[2-minute insight]

Exactly what constitutes as a poor experience will vary from person to person but one thing is for certain, unhappy candidates talk online. This is because they’re human and have a built-in safeguard called a ‘negativity bias’.

The human negativity bias registers negative experiences more quickly than positive ones, as well as having the tendency to dwell on them. This bias partly functions to keep us from potential harm in the future.

The human negativity bias means that people feel, remember and respond to the discomfort of a negative experience more powerfully than the pleasure of a good one. This is why a bad first impression has a lingering effect and is difficult to overcome. First impressions at an interview are no exception.

72% of candidates will share a negative interview experience with their social networks.

Career builder

Interviews are huge part of a candidate’s journey and they’re a two-way street. As much as you are evaluating your candidates, they’re also evaluating you. This begins with everything they experience from when they first arrive at your organisation.

At the most basic level, candidates are evaluating:

  1. Whether the interviewer’s on time.
  2. If they’re greeted with courtesy and warmth.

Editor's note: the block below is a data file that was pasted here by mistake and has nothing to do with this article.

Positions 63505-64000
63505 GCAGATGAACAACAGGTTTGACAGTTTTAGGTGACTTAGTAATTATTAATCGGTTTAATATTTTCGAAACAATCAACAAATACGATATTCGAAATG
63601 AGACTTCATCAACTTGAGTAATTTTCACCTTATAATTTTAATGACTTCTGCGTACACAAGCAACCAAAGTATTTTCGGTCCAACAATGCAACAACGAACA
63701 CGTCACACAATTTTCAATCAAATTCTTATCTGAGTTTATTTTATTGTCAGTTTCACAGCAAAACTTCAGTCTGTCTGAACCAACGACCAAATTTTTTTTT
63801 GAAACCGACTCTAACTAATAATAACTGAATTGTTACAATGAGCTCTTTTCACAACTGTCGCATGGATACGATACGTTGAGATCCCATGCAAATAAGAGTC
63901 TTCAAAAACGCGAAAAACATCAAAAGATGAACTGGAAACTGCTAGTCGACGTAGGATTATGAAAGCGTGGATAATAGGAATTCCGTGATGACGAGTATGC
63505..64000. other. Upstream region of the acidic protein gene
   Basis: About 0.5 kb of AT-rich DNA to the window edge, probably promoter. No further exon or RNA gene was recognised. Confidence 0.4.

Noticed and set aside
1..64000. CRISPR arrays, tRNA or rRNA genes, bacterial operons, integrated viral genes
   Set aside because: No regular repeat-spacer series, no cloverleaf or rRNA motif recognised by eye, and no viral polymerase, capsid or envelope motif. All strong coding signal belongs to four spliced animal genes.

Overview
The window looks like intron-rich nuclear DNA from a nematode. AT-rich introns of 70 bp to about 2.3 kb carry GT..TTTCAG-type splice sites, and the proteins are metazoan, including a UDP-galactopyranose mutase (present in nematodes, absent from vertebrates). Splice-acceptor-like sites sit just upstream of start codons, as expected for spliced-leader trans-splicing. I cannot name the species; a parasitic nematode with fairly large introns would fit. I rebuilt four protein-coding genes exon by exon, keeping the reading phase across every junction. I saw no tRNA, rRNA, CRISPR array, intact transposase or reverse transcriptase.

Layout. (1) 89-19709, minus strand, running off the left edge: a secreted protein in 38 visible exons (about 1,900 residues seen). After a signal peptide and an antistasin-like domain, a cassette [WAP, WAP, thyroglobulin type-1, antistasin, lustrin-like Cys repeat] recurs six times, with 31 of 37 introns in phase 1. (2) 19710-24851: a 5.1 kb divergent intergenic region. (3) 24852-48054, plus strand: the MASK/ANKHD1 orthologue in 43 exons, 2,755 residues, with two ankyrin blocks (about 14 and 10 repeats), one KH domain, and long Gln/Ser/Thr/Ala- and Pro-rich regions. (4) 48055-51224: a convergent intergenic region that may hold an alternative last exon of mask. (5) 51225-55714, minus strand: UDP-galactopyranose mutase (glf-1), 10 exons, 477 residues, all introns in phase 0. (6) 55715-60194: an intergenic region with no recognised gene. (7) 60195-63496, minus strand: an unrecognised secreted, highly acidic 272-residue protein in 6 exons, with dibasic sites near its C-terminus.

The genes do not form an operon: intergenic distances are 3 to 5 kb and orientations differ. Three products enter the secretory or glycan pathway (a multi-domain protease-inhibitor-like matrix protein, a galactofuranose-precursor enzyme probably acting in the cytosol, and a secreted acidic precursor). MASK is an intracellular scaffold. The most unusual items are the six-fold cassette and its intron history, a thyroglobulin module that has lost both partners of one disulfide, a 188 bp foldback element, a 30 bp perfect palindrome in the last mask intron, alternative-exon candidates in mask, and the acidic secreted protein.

3. The appropriateness of the questions, how specific & focused these are.
  4. How engaged the interviewer is and their body language.
  5. How prepared the interviewer is what they already know about them.
  6. The interviewer’s understanding of the role and their ability to answer questions.

Technology and social media have made it much easier for candidates to kick their negativity bias into overdrive and share their experiences online. Poor reviews can harm your organisation’s reputation because, unfortunately, bad news not only sells but it spreads…sometimes like wildfire!

Don’t risk feeding a candidate’s negativity bias and land yourself in the 72% because you could also end up limiting your future talent pool.

Samantha Lynne
I help business owners & hiring managers streamline candidate interviews to make right-first-time hires for the long-term.